As a preface to this post, our lawyer suggested I point out that the views expressed in my blog posts represent my own opinions and do not necessarily reflect the views or official standing of IPexpert as a company or of our staff, partners or others. :) With that said…
Last week, Cisco officially threw their hat in the CCIE lab training ring with the announcement of their “360 Learning Program.” This announcement came as no surprise to the leading CCIE-focused training companies.
Back in early 2007, Cisco began approaching established and successful (and some not-so-successful) CCIE training vendors on the market. They cast the net far and wide, asking known vendors around the globe to bid for the “opportunity” to have their courseware purchased then be re-branded as Cisco’s own curriculum. While that may be the ideal model for municipalities seeking a contractor to mow the lawn in city-owned parks, I was gravely concerned by what the apparent determining factors would be when selecting the “winner” that would advance a CCIE training initiative.
When they approached IPexpert, they expounded on the benefits that would come from a “Cisco-controlled” CCIE training program that centralized and streamlined the training options available on the open market. Initially, the program caught our attention. But after a few face-to-face meetings and many conference calls, our interest faded. That said, I still hoped Cisco would move forward with their program, believing it could be a potential benefit to IPexpert in various possible ways, whether it succeeded or failed.
I should note that, at the time, IPexpert was a Cisco Learning Partner (CLP), which was a dreadful experience that I’ll blog about in a future post. For now, the point is that “only Learning Partners” were allowed to bid on this opportunity, though it became well-known that outsiders were sneaking in through back-door channels.
Throughout the bidding process and well after, we heard more and more about Cisco’s vision of a program where CCIE-focused companies would create the content and other aspects of the proposed solution. At one point, it was suggested that the vendors work together adding bits and pieces to the program, which sounds nice, but is not based in reality. While there are examples to leading vendors partnering with one company or another, it seemed unlikely that such collaboration would take off in a model that provided so little incentive to do so.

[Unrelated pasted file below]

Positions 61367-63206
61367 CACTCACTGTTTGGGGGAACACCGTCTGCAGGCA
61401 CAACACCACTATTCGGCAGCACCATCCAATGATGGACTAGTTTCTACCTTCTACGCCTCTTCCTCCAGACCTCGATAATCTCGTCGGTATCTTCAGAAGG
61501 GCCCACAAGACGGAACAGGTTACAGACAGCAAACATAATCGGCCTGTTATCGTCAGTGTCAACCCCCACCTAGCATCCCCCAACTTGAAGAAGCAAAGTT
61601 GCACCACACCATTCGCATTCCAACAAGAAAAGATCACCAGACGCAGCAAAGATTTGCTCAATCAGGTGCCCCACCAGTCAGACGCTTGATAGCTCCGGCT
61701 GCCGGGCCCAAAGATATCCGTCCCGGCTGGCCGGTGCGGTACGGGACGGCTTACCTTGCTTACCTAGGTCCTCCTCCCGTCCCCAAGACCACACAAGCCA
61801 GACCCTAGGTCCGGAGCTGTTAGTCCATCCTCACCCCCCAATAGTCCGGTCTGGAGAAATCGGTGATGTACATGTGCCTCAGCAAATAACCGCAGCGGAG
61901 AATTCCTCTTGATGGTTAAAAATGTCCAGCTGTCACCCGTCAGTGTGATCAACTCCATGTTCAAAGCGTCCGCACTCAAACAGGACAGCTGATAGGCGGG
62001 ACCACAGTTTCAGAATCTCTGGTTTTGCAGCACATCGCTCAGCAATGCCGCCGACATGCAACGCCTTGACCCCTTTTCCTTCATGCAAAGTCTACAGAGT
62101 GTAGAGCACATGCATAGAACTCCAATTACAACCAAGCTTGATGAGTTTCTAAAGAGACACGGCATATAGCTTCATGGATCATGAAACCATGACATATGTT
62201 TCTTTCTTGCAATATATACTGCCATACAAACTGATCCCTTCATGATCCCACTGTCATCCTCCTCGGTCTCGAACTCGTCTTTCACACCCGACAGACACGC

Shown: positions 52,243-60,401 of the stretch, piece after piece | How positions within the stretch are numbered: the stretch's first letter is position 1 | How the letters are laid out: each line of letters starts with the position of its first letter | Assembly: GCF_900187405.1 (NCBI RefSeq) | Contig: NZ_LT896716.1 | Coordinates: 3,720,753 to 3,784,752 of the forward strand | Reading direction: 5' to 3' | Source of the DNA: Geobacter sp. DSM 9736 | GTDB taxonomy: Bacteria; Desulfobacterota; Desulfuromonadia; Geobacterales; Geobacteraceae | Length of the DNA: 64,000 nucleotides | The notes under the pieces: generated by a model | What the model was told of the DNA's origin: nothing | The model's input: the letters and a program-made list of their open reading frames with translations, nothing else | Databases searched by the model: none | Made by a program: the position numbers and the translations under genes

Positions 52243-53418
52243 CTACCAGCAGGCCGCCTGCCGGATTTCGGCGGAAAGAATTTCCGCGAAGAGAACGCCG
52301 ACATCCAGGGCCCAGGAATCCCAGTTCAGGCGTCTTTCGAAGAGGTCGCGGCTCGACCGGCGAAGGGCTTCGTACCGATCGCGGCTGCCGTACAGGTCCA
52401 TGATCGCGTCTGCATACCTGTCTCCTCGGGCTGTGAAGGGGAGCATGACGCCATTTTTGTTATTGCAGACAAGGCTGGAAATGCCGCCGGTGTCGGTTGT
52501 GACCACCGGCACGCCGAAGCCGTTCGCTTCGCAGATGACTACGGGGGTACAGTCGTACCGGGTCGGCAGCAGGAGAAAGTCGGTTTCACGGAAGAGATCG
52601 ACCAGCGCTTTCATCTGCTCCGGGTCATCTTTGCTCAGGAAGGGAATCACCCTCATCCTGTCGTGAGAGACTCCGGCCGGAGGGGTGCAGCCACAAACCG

In my view, the opportunity as pitched by Cisco boiled down to this:
- We’ll will take your materials that you created (likely of the course of several years and untold investment), then slap a Cisco logo on it.
- Then, we’ll slap the Cisco logos on what was your material and allow your direct competitors to sell it.
- Since we only have a relatively small number of racks to make available for CCIE candidates, we’ll take control of the racks you have purchased and created custom GUIs for, so they can be tied into our tracking and scheduling systems.
- We’d like you to fly your instructors across the country to teach other would-be CCIE instructors how to do what they do… for your competitors.
As you can imagine, this opportunity became less and less an opportunity for the “core” group of vendors that have a vested interest in protecting their brand and investments… except for NetMasterClass. Let me say clearly that I really like Bruce and Val at NMC. They are very nice guys and I won’t question or speculate on their motives. As the leaders of our companies, we all have decisions to make and live with. Only time will tell which decisions are the right or wrong ones.
So, here we are with the 360 / NetMasterClass offering being made official. During Cisco’s presentation last week, I found it interesting they avoided the topic of how much the training would cost engineers. They talked about costs for the other topics covered in the presentation, including lab exam costs, but forgot to detail the 360 program prices and what you get for each cost level. Their “Top 10 questions” page vaguely references $5,000-$20,000 and NMC’s menu presents a confusing list of options, so that might be why they didn’t try to explain it during the presentation.
NOTE: In the follow-up post to come this week, we will examine each component of the 360 offering. For now, I’ll just express my amazement of how much more expensive NMC’s products got when their logo was traded for Cisco’s.
Also, during the presentation, it was pointed out that Cisco’s desire for the program was to “teach experts” and not to “teach the tests.” Jeff Rensink, author of the CCIE Trek blog, really slammed this point on a recent blog post asking, “is Cisco saying that their test doesn’t adequately determine if someone is an expert.” Great observation, Jeff!!!
I think the truth is that it might just be another “right thing to say” catchphrase. During the past year, while Cisco was encouraging IPexpert’s involvement in the program, there was great emphasis on the tracking system that would be monitored to gauge which vendor is able to crank out the most number of CCIE successes.